From festivals to social media, we're spending more time with our friends. A growing number of us enjoy a close group of mates that we consider to be a surrogate family: a friendship-family or 'Framily'. In some cases, this is taking over from where the traditional family unit may have left off: either in distance, as people move away from home, or emotionally.
You'd think a book would be the least dangerous thing you could send to your friend who's just begun their summer holiday. Nothing could be much safer, it might seem, than relaxing on a deckchair, in a peaceful garden or hotel poolside terrace, with a book and a cool drink. But this is Northern Ireland, and when we send parcels, we have to risk assess.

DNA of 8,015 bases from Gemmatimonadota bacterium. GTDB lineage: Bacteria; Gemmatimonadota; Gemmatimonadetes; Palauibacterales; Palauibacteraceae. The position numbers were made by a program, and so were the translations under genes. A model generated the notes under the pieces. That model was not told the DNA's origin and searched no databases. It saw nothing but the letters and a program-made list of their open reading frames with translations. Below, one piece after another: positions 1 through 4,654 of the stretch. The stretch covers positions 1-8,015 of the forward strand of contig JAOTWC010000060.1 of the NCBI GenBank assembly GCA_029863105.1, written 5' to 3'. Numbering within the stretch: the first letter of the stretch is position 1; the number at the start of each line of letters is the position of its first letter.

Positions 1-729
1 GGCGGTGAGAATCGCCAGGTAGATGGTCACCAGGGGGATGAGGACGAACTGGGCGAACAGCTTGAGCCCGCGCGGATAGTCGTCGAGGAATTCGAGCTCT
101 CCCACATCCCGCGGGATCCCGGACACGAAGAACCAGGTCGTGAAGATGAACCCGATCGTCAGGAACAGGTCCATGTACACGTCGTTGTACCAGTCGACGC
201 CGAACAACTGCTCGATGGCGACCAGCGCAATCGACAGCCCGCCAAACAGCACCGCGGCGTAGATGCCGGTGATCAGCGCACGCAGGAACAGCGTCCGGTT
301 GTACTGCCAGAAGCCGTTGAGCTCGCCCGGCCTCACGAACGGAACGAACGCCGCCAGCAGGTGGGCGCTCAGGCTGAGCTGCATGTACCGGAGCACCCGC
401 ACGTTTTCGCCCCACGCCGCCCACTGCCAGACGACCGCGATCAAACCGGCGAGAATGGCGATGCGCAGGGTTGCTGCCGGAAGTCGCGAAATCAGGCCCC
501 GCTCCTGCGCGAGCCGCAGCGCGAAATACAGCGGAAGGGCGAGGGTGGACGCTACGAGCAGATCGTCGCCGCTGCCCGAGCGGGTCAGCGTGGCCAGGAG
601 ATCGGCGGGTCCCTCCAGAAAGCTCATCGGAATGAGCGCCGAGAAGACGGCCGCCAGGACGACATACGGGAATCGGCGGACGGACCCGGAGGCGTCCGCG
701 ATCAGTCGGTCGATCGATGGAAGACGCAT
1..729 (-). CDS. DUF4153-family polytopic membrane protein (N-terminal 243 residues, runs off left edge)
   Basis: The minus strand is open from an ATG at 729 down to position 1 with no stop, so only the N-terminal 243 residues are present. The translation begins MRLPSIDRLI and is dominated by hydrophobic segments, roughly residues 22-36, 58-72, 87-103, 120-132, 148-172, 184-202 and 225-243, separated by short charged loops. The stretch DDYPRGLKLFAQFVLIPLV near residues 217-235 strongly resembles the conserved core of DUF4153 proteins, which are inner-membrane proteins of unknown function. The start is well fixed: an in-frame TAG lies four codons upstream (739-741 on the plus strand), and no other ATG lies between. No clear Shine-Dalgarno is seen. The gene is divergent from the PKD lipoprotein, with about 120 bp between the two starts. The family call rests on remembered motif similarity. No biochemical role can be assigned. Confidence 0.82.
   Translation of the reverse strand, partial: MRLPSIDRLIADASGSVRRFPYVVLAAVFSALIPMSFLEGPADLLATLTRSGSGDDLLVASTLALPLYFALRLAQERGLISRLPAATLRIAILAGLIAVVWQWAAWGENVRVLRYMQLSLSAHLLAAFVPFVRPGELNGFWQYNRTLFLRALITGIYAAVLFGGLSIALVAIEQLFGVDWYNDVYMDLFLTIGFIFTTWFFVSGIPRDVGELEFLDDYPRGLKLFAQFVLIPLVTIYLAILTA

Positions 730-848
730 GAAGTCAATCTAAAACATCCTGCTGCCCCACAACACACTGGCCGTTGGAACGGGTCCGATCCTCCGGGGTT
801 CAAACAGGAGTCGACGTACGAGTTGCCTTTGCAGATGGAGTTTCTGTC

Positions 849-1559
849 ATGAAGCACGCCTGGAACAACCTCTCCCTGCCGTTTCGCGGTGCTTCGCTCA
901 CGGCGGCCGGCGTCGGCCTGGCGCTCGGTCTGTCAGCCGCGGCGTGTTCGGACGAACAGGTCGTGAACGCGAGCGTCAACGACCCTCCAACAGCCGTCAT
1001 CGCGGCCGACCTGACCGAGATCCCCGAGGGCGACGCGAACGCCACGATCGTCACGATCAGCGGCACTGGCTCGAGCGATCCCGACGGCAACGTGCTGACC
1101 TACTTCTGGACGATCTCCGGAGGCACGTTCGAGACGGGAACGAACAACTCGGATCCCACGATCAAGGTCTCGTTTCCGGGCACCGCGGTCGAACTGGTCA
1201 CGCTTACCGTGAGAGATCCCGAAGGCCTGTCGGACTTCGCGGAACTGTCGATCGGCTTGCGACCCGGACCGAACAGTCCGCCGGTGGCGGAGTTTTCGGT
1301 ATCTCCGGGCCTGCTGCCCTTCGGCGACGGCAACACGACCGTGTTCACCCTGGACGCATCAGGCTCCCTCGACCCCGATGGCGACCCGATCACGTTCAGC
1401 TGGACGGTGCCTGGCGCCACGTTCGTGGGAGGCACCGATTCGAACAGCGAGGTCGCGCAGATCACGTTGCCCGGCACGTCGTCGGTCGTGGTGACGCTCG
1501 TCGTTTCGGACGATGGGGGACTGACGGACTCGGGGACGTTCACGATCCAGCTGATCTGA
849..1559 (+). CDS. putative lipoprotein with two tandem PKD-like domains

For decades I didn't feel like I belonged anywhere. As far back as I can remember, it was difficult to "fit in". My mother was always saying "Why can't you be more like this person or that person?" I wondered that, too. I tried as hard as I could but somehow, it just didn't quite work. I didn't think like other people. And I was often misunderstood.
Coming out as trans to my friends and family was both the easiest and the hardest thing I have ever faced. I had touched upon the subject with two friends in a light hearted manner to see what their reaction would be a few months prior to 'coming out' but I was not ready to fully engage with them the depths of how I felt or how serious I truly was...